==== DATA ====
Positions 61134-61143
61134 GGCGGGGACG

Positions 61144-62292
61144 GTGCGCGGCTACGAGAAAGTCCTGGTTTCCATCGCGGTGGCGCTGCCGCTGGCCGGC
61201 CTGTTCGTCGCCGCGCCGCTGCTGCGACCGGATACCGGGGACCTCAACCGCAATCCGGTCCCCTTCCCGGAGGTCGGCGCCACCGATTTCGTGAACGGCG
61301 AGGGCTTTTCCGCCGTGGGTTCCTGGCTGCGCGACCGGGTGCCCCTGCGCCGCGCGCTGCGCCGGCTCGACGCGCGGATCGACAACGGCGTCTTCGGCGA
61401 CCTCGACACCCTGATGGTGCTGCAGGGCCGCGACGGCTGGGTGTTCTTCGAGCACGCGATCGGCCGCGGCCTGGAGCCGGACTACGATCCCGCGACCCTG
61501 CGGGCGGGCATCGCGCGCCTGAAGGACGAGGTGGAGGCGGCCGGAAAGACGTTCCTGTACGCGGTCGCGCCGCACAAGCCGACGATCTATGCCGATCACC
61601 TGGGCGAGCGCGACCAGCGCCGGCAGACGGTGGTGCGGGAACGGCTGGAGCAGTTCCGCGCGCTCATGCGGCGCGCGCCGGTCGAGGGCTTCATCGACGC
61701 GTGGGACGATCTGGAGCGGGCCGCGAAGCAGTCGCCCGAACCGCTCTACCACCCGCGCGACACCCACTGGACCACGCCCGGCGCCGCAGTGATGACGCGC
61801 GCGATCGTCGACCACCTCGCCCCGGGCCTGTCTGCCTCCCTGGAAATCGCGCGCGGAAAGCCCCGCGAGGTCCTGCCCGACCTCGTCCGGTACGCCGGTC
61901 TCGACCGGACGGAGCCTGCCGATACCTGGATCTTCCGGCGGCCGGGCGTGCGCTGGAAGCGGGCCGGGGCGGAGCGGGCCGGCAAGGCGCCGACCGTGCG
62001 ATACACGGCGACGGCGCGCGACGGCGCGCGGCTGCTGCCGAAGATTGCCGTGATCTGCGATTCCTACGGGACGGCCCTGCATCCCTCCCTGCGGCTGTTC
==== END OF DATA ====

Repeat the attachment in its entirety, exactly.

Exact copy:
Positions 61134-61143
61134 GGCGGGGACG

Positions 61144-62292
61144 GTGCGCGGCTACGAGAAAGTCCTGGTTTCCATCGCGGTGGCGCTGCCGCTGGCCGGC
61201 CTGTTCGTCGCCGCGCCGCTGCTGCGACCGGATACCGGGGACCTCAACCGCAATCCGGTCCCCTTCCCGGAGGTCGGCGCCACCGATTTCGTGAACGGCG
61301 AGGGCTTTTCCGCCGTGGGTTCCTGGCTGCGCGACCGGGTGCCCCTGCGCCGCGCGCTGCGCCGGCTCGACGCGCGGATCGACAACGGCGTCTTCGGCGA
61401 CCTCGACACCCTGATGGTGCTGCAGGGCCGCGACGGCTGGGTGTTCTTCGAGCACGCGATCGGCCGCGGCCTGGAGCCGGACTACGATCCCGCGACCCTG
61501 CGGGCGGGCATCGCGCGCCTGAAGGACGAGGTGGAGGCGGCCGGAAAGACGTTCCTGTACGCGGTCGCGCCGCACAAGCCGACGATCTATGCCGATCACC
61601 TGGGCGAGCGCGACCAGCGCCGGCAGACGGTGGTGCGGGAACGGCTGGAGCAGTTCCGCGCGCTCATGCGGCGCGCGCCGGTCGAGGGCTTCATCGACGC
61701 GTGGGACGATCTGGAGCGGGCCGCGAAGCAGTCGCCCGAACCGCTCTACCACCCGCGCGACACCCACTGGACCACGCCCGGCGCCGCAGTGATGACGCGC
61801 GCGATCGTCGACCACCTCGCCCCGGGCCTGTCTGCCTCCCTGGAAATCGCGCGCGGAAAGCCCCGCGAGGTCCTGCCCGACCTCGTCCGGTACGCCGGTC
61901 TCGACCGGACGGAGCCTGCCGATACCTGGATCTTCCGGCGGCCGGGCGTGCGCTGGAAGCGGGCCGGGGCGGAGCGGGCCGGCAAGGCGCCGACCGTGCG
62001 ATACACGGCGACGGCGCGCGACGGCGCGCGGCTGCTGCCGAAGATTGCCGTGATCTGCGATTCCTACGGGACGGCCCTGCATCCCTCCCTGCGGCTGTTC